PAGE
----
Meet the Volunteers: Hayley and Susan

#MEAction is supported by hundreds of volunteers from all around the world. We recently spoke with some of our wonderful and dedicated volunteers working with #MEAction UK and #MEAction Scotland

Today meet Hayley and Susan who explain why they got involved and how they support #MEAction UK. 

#MEAction is always looking for new volunteers with ME and healthy ME allies to join our team. If you are interested in helping, please get in touch via this form


What is your relationship to ME?

My daughter has suffered with ME for 9 years. 

What made you want to get involved with #MEAction UK activism? 

There is a real lack of understanding for ME generally as well as within the medical world. I want to raise awareness and educate as many people as possible. 

Tell us a little about your experience with ME activism. What are the highs and lows?

#MillionsMissing 2019 was definitely a high. Just being in a space with people who get it was so refreshing. 

The lows are definitely the battles. Literally everyone I come across has either never heard of ME or believe it’s the “one where you’re tired all the time”; it’s very energy consuming. 

What gives you hope for the future?

Research into ME is discovering some really exciting things. I believe we are on the verge of a diagnostic test which would be amazing. Also, I think we can learn from research into Covid-19. 

What area of our work do you participate in? 

UK General, Science and NICE.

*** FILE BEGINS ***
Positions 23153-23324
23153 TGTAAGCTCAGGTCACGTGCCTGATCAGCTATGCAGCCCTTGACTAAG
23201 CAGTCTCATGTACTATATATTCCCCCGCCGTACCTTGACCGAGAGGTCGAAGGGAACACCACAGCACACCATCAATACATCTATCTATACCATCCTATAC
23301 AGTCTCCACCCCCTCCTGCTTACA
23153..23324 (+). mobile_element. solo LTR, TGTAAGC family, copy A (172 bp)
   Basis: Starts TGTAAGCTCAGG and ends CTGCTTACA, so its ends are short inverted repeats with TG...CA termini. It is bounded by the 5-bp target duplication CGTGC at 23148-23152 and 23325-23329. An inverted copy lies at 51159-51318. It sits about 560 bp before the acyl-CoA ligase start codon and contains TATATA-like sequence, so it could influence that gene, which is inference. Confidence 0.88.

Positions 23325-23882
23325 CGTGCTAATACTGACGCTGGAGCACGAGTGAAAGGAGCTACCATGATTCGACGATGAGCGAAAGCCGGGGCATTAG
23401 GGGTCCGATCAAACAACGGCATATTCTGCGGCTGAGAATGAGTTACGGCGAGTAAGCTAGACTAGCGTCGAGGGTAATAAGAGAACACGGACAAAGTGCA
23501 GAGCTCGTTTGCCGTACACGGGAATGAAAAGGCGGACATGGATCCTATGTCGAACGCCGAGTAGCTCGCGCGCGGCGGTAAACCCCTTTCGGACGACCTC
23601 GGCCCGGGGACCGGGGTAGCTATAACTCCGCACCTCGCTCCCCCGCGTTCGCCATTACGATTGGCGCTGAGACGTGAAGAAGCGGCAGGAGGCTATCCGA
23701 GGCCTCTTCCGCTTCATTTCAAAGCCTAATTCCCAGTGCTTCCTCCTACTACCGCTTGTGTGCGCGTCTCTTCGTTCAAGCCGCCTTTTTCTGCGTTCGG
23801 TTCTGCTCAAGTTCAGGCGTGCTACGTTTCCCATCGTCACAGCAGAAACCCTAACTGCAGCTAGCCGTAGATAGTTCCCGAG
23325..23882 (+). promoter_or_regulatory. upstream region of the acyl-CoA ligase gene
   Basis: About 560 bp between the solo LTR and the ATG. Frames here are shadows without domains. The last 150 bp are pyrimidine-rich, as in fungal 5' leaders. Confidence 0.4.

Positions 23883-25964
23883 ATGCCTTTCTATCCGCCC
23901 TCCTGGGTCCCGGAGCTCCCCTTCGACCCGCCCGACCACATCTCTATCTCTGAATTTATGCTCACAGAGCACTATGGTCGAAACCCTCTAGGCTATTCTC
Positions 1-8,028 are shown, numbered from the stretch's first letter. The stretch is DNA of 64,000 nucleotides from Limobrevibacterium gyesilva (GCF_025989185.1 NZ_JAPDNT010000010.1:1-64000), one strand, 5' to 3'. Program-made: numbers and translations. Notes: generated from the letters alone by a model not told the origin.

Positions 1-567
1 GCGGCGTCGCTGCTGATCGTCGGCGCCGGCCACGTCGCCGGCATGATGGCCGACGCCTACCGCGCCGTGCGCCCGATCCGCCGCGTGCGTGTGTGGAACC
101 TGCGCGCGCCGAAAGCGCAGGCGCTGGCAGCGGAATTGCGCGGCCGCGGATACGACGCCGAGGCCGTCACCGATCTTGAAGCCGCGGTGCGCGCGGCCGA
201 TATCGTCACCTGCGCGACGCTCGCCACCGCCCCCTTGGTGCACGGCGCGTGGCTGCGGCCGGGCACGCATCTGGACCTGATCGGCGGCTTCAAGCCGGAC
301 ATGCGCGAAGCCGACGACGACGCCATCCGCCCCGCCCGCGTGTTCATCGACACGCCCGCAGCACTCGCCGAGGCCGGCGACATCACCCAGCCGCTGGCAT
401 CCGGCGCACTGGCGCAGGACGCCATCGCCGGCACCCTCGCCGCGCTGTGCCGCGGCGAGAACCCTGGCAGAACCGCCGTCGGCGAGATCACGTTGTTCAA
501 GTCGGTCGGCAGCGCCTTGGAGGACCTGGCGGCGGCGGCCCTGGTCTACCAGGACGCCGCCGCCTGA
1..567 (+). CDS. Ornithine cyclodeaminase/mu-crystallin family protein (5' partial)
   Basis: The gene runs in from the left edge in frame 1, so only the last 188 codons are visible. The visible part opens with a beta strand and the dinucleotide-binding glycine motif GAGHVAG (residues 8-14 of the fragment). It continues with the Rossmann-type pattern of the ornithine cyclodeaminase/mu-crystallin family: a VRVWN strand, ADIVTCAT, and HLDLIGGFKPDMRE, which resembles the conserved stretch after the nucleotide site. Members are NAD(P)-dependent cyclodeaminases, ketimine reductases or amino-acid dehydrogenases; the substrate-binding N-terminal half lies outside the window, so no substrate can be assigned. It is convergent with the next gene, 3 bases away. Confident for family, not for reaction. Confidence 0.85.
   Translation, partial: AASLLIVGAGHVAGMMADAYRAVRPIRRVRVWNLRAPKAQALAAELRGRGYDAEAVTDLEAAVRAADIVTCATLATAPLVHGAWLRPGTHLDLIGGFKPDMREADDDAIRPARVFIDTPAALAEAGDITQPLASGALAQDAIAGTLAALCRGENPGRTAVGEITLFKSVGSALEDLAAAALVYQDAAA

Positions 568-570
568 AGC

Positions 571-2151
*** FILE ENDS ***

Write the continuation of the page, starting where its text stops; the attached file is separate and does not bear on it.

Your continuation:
Why should others join #MEAction? 

Because it could be you or a loved one. ME doesn’t discriminate and it literally ruins lives. People with ME deserve health equality.

What is something not directly ME related that you love?

My family and my new career, as I have just qualified as a midwife. Being with women for the birth of their baby is a privilege. 


What is your relationship to ME?

I’m a ‘healthy ally.’

What made you want to get involved with #MEAction UK & Scotland activism? 

I’ve known Emma Shorter (one of the founders of #MEAction Scotland) since she was a child – her mum, Janet, and I used to belong to the same baby-sitting group! In 2017, after attending Scotland’s first #MillionsMissing (organised by Emma) I decided I’d like to help in any way I could. Although I’d been aware of ME (a friend of mine was diagnosed with ME in her early 20s), like most of the general public, I had no idea of how truly desperate the situation regarding research and treatment was.

Tell us a little about your experience with ME activism. What are the highs and lows?

Highs would definitely include the many talented and committed folk I’ve met since I started volunteering for #MEAction Scotland, whose breadth of knowledge, skill and determination I find genuinely inspiring. Lows are relatively few but being regularly reminded of the deeply entrenched disbelief, mockery and gaslighting people with ME still face is right up there.

What gives you hope for the future?

The DecodeME study, the new priority-setting partnership run under the auspices of the James Lind Alliance and, bizarrely perhaps, the coronavirus pandemic, which has seen unprecedented interest in ME from the media as well as the public as a whole.

What area of our work do you participate in? 

UK General, Scotland General and Social Media. 

Why should others join #MEAction? 

I think now is the perfect time to join #MEAction UK or #MEAction Scotland. At the moment, as mentioned above, there are several opportunities to really make a difference to the lives of people with ME – and the existing volunteers are a great bunch of people!

What is something not directly ME related that you love?

I love searching through charity or thrift stores for beautiful, quirky or useful things for my home.

Do you want to join our friendly volunteer team and get broad experience within a small organisation? Volunteer now!


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